impacts aren’t the same as what the other person intended. Here – I must work on myself. Important things include: How I present, When
and how I ask for support, as well as How I take in the words and body language
When I say: “I can’t” or “I must” or “I need” – to myself
(as well as to others), I often alienate others. I need to minimize harm!
I’m a weird person!
I’m seriously involved in a lot!
I enjoy sharing common interests with my life partner! It is important that I listen deeply to her
and be consistently present. I need to
do better! I need to be less emotionally
dependent on her.
Starting to build a few intimate friendships with
fellow men helps a lot. This is
challenging and important. Oft times, I
talk far, far too much, when feeling unsure of myself, or otherwise
unsettled. This can easily sabotage my
A lot of my “work” is important. I write and publish at: www.GeorgeMarx.org
. Some of my writings are also – readable on Medium – such as at: https://marxgeo.medium.com/a-primer-for-today-and-tomorrow-bfb28f6f4eb1
. Several are published also through The
Good Men Project (https://goodmenproject.com/).
My mutual aid work is precious!!! When I don’t have time conflicts, I work at
a church serving meals on Thursdays, do bag preparation for Saturday food (and essentials) distribution on Fridays, and help with the distribution on Saturdays. I learn – a lot from the mostly much younger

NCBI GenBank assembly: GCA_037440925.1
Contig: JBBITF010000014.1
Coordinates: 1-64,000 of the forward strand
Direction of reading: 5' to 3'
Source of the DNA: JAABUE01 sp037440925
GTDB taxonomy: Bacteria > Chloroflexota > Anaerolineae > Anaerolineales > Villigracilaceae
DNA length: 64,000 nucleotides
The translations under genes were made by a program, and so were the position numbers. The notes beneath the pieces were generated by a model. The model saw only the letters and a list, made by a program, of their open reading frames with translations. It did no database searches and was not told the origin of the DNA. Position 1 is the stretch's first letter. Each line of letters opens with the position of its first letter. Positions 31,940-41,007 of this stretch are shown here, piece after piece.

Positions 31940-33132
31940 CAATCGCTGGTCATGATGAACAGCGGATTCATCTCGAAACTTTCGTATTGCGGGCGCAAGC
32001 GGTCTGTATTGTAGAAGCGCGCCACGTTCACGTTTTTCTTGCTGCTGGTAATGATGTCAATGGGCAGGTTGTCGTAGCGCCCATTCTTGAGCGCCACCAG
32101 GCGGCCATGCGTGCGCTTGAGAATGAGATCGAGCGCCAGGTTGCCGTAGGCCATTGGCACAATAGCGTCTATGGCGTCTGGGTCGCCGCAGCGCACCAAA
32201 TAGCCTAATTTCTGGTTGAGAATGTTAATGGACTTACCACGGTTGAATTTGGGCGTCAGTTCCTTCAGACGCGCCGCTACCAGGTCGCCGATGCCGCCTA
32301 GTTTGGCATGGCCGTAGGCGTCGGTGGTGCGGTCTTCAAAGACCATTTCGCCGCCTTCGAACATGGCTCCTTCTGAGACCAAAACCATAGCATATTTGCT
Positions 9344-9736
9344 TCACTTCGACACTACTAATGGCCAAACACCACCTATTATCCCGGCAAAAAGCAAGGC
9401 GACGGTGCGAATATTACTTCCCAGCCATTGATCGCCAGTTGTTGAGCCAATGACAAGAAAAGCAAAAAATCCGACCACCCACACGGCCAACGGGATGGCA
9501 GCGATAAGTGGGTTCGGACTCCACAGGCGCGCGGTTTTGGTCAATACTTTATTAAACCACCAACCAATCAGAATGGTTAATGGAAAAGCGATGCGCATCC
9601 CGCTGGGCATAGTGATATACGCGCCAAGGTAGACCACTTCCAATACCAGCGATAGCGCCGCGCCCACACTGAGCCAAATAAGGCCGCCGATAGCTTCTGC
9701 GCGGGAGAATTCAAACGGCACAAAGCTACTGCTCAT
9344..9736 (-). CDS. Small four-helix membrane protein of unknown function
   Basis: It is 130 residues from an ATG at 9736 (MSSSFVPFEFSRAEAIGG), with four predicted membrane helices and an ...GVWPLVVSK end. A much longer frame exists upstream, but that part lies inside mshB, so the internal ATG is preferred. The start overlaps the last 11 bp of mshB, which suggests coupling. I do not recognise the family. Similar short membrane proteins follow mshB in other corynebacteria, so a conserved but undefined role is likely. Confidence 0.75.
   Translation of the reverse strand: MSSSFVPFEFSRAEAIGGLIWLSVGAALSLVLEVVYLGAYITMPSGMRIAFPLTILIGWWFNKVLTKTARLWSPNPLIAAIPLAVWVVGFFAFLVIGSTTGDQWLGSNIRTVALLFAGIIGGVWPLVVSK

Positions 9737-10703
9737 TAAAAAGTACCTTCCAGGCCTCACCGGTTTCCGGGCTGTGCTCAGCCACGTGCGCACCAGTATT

people – who similarly – support radical systemic change. I struggle with repair – when I mess up. Not infrequently, they feel to me like they
are “in” with each other, and I’m way outside.
Caring White Men Sharing Together – www.CaringWhiteMen.com – is one
meaningful group I co-founded and co-facilitate. Organizing White Men for Collective
Liberation (www.owmcl.org) is both helpful,
and at times frustrating. I am actively
involved in it nationally and locally (through its Chicago Chapter). There is also more political work~!
Duplicate bridge is “fun” – though I have little time
for games much of the time. Reading –
and writing reviews – is important. My
beloved mini-golden doodle – Zoey – gives me a lot of pleasure, along with some
frustration at times. Our walks are an
important time for me to be really out of my head.
Heart and spirit growth is challenging! I’m trying and will continue to try! Thanks!